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Problem using Arduino code in Energia


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I do use Serial.begin(9600)  :smile:

 

P.S I read this thread and decided to check if it's working on mine board. I connected P1.5 pin to GND and used this code. Still can't receive anything in Serial Monitor. I tried both M430G2553 & M430G2452. What's the problem  :x

static uint8_t sensorPin = A5;
int sensorValue = 0;

void setup() {
  Serial.begin(9600);
}
void loop() {
  sensorValue = analogRead(sensorPin);
  Serial.print(sensorValue);
  delay(10);
}
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What about my my code? It just works I don't think you really need the sampling intervals to be spot on accuracy that you need a timer. If you really want it to be better just do   // Very simple

Yes and remove all the timer stuff from setup So something like this   // Very simple Arduino Lithium-ion battery capacity tester // from electronicsblog.net   #define LED 13 #define resistor 6.9

Your code is ATmega specific (you're directly addressing the timer peripheral of the Arduino), and hence cannot be run at the MSP430/launchpad. You could translate this code to work for the Launchpad.

Sorry, my fault. I was actually trying with both of them.

The problem was in Serial.print().

I used Serial.println() instead.

 

Here is the working source.

static uint8_t sensorPin = A5;
int sensorValue = 0;

void setup() {
  Serial.begin(9600);
}
void loop() {
  sensorValue = analogRead(sensorPin);
  Serial.println(sensorValue);
  delay(1000);
}

 

But I still can't get this battery test working.

Here is the code you gave me, is there anything wrong with it?

// Very simple Arduino Lithium-ion battery capacity tester
// from electronicsblog.net

static uint8_t sensorPin = A5;
#define LED GREEN_LED
#define resistor 13
 
float capacity=0, value,voltage,current, time=0;
 
void measure (void) {
 
  value= analogRead(sensorPin);
 
  voltage=value/1024*5.0;
 
  current = voltage/resistor;
 
  capacity=capacity+current/3600;
 
  time++;
 
Serial.print("Voltage= ");
Serial.print(voltage);

Serial.print("V Current= ");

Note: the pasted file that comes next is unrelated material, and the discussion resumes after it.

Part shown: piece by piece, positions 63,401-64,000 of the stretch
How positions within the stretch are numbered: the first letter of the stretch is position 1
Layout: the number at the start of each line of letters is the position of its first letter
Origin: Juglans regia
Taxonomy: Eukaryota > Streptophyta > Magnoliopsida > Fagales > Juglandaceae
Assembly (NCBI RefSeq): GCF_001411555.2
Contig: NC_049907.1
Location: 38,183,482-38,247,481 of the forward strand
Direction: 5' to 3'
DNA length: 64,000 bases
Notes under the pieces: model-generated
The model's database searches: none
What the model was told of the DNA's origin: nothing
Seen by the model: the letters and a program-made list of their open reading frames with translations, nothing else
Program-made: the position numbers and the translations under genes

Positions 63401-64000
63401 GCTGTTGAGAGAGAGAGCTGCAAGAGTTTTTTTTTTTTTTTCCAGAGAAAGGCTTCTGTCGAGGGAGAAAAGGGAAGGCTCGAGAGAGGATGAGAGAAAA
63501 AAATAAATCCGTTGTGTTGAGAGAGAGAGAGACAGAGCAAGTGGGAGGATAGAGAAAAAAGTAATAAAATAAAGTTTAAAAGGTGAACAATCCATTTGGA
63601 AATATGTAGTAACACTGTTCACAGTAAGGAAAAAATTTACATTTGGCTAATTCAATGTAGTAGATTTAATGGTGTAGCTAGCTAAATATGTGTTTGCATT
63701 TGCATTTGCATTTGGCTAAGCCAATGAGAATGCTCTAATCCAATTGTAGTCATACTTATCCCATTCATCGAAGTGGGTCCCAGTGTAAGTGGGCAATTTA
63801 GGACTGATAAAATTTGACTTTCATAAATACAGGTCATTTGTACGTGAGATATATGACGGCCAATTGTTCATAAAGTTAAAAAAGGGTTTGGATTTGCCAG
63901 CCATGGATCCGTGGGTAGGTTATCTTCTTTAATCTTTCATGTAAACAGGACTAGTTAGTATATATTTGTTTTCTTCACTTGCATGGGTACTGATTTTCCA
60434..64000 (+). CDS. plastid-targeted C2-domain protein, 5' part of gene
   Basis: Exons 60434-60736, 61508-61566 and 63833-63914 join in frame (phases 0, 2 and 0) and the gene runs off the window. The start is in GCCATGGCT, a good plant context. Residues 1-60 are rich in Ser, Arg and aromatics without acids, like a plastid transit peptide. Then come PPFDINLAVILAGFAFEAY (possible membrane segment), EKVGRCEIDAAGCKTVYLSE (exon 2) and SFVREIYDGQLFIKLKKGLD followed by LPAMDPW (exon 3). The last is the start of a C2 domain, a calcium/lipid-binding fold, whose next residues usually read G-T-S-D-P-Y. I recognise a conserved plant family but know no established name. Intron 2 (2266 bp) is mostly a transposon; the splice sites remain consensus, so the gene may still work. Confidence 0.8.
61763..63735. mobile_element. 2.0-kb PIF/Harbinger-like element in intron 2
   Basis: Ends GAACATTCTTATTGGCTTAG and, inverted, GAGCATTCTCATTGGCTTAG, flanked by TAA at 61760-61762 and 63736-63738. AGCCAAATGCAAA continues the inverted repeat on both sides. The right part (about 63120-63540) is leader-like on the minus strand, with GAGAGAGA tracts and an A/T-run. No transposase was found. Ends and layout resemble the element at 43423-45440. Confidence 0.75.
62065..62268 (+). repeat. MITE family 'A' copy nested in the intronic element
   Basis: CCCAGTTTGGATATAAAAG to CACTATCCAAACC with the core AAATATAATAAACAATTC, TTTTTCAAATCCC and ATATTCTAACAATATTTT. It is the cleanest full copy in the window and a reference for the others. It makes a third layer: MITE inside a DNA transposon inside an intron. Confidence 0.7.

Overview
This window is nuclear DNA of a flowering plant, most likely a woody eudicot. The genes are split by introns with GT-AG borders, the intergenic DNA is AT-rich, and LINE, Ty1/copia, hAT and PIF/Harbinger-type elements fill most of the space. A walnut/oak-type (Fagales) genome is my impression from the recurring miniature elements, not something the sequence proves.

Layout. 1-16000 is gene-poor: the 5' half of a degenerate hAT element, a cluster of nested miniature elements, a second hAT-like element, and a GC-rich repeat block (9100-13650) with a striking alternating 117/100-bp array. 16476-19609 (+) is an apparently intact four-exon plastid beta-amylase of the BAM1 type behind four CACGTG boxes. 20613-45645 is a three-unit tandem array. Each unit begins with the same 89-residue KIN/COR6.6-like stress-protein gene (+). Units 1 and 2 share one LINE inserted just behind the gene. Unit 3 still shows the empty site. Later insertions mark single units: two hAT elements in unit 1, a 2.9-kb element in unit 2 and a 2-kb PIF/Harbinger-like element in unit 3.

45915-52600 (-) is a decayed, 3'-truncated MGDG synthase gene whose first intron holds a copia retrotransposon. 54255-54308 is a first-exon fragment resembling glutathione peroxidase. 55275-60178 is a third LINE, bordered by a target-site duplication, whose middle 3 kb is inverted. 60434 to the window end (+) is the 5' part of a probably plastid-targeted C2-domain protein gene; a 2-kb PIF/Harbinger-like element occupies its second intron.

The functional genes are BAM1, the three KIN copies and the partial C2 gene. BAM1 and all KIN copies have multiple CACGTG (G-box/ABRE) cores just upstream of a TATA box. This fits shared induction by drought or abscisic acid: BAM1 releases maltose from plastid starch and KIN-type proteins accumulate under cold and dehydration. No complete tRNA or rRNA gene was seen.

Serial.print(current);

Serial.print("A Capacity= ");
Serial.print(capacity);
Serial.print("Ah ");

Serial.print("Discharging time= ");
Serial.print(time);
Serial.print("s ");

Serial.print("\n");
}
 
boolean x=false;
  
#pragma vector=TIMER0_A0_VECTOR
__interrupt void TIMER1_OVF_vect(void) {
    x=!x;
    digitalWrite(LED, x);
    if(x)
    {
        measure();
    }
    }

    void setup() {
    pinMode(LED, OUTPUT);
    // I don't know the ATmega timers, but I will be assuming your timer clock is running at 1MHz and interrupts every 0x10000-0x0BDC = 62500 microseconds (every 62.5 milliseconds)
    _BIS_SR(GIE); // enabled global interrupt;
    TACTL  = TAIE; // enabled timer overflow interrupt;
    TACTL  |= MC_1; // normal operation page 366 (mode up);
    TACCR0 = 62500 - 1; // set overflow value to remove time error (16bit counter register)
    TACTL  |= TASSEL_2 + TACLR; // start timer/ reset clock
    Serial.begin(96000);
     
    };
 
void loop () {
  LPM3;
};
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I added this line of comment

// I don't know the ATmega timers, but I will be assuming your timer clock is running at 1MHz and interrupts every 0x10000-0x0BDC = 62500 microseconds (every 62.5 milliseconds)

So the timer will be executed every 62.5 ms, not once per second as you intended, use the second piece of code I pasted.

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Ok, didn't noticed that part of you message.

The code looks like this now:

// Very simple Arduino Lithium-ion battery capacity tester
// from electronicsblog.net

static uint8_t sensorPin = A5;
#define LED GREEN_LED
#define resistor 13